Thus, led by Keynes’ example, the new Keynesian economists adopted a strategy of hypercomplication involving a lot of abstruse mathematics, and a dizzying array of various “easy money” rationales – without ever mentioning the now-unpopular “currency devaluation” – to give politicians what they wanted. What politicians wanted was by then established by the precedent of the past five years or so: an excuse for big government deficit spending, and some quick and dirty way to slap the economy into good enough shape in the short-term to get re-elected, like an “easy money” policy.
“Currency devaluation” is pretty easy to understand, and already politicians had proven capable of doing it without the assistance of academic economists. The hypercomplication gave economists a rationale to maintain their treasured sinecures as high priests of economic gobbledygook, which was fine by the politicians as long as they came up with the desired conclusions.
Usually the “easy money” arguments of today’s neo-Mercantilists revolve around some interpretation of “lower interest rates,” as a way to ultimately resolve unemployment, as explained by the title of Keynes’ book. The funny thing about this is, the existing gold standard system had always provided rock-bottom interest rates. From 1825 to 1914, a period of 90 years, the average yield of the British Consol bond was 3.14%! This was a government bond of infinite maturity, comparable to today’s 30 Year U.S. Treasury bond.
Wasn’t that low enough? It was low enough.
The average yield of the U.S. long-term (20-30 year) government bond was 3.46% in September 1929 and declined steadily to 2.01% in December 1940. Except for the devaluation of 1933, this was all with the gold standard, without any overt “easy money” policy from the Fed.
From 1934 to 1940, the average yield of the 3-month Treasury bill was 0.15%.
Certainly no problem with high interest rates there.
Even today, with the Federal Reserve undertaking a barrage of unprecedented steps to “lower interest rates” in the Keynesian fashion, the yield of the 30-year Treasury bond is 3.19%. Is that the best you can do? By gold standard metrics, that kinda stinks. Britain did better than that, for ninety years straight, until being distracted by World War I. This with a bond not of 30 year maturity, but infinite maturity! Hey Ben Bernanke, how long can you tread water?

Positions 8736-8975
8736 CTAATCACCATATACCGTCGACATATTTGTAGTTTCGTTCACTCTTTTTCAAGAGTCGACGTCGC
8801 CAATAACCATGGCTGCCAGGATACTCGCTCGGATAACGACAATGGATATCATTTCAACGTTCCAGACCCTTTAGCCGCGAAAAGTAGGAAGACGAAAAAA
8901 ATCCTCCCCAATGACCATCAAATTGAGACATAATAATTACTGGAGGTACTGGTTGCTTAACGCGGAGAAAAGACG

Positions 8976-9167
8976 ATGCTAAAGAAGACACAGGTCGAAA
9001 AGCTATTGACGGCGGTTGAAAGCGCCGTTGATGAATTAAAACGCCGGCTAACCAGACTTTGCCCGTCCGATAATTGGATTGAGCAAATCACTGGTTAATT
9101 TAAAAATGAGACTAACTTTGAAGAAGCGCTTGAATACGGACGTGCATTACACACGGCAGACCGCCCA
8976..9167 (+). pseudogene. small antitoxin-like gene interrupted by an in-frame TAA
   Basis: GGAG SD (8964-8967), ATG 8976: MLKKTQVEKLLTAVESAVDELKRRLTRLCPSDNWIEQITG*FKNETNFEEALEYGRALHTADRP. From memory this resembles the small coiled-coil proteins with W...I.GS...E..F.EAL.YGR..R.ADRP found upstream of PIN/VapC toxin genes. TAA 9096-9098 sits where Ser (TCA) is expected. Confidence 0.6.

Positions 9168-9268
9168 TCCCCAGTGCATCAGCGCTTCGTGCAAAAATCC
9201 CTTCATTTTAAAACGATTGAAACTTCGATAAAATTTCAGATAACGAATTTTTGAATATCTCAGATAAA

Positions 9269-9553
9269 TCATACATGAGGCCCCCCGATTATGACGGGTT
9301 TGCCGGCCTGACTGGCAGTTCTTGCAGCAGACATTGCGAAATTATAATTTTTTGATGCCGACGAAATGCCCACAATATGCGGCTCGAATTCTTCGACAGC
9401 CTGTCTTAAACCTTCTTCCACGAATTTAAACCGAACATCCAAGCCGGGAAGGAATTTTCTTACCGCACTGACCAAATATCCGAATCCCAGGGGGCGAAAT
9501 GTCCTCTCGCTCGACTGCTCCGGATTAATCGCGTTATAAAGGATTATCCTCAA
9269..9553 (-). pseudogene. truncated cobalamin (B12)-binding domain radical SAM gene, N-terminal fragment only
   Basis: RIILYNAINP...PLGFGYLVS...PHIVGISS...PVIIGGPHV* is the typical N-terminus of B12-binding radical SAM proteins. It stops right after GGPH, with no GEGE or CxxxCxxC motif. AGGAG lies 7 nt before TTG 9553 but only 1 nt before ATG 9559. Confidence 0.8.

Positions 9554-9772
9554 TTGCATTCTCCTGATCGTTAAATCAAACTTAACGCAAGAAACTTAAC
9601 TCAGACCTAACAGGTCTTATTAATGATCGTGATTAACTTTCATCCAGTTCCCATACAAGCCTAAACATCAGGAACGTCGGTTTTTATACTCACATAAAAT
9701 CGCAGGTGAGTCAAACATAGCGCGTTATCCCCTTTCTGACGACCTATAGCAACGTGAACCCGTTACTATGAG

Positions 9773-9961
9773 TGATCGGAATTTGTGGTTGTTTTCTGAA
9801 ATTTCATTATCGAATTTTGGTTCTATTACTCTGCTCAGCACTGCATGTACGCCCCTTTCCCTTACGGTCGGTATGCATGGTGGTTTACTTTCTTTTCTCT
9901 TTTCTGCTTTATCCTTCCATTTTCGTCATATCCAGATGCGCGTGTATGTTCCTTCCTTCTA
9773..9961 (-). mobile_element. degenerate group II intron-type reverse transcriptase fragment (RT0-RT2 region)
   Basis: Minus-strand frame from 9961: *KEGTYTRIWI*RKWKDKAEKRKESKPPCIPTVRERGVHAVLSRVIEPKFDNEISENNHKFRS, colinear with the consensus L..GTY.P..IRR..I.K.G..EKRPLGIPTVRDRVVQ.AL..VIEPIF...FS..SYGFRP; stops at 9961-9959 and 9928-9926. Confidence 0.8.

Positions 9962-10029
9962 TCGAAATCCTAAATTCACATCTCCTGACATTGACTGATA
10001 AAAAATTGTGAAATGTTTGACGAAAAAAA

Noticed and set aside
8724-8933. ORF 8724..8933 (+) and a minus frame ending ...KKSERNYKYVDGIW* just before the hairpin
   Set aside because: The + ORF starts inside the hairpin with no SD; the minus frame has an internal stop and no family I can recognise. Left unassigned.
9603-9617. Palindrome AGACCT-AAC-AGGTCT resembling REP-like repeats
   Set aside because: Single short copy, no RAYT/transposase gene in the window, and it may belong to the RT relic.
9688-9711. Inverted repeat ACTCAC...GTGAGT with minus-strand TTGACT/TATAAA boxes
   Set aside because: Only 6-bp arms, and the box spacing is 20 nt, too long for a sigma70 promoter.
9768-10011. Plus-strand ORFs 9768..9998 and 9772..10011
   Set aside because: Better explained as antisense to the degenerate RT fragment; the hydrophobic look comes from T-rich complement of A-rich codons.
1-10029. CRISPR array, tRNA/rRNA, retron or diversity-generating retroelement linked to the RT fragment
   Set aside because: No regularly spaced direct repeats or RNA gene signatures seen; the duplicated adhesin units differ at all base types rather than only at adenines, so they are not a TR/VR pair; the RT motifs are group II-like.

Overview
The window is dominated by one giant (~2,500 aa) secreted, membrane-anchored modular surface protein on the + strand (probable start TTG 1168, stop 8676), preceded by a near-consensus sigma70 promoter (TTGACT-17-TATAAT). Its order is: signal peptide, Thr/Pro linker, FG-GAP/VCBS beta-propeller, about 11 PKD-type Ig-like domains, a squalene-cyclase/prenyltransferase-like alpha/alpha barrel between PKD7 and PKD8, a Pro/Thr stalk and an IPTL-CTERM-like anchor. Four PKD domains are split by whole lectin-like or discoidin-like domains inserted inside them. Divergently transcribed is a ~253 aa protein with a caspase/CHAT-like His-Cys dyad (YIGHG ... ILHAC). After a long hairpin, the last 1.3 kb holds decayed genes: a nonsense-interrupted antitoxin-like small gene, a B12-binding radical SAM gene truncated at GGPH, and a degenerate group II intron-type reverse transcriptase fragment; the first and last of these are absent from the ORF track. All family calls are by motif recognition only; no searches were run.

Any bond investor will tell you that, assuming a currency of stable value such as is provided by a gold standard system, yields on high-quality debt will tend to decline in a recession. Thus, declining interest rates is a natural feature of a capitalist economy with a gold standard system in a recession, and doesn’t need to be artificially manufactured by some “easy money” policy. The only purpose of these various “easy money” techniques is to induce a decline in currency value.
“Inducing a decline in currency value” is a euphemistic way of saying “currency devaluation.” All of the Keynesian funny-money tricks – notably the artificial decline in unemployment that Keynes aimed for – don’t work unless the currency declines in value. How would they? The gold standard system already provided very low interest rates.
However, instead of a bald-faced act of official policy, where everyone knows exactly who is responsible, you could blame the resulting currency decline on “speculators” or the “free market,” or whatever else happens to be politically expedient that day.
That’s why I say that, when you get past the smokescreen of bluster, rationalization, and silly math, Keynesian “easy money” is nothing but currency devaluation.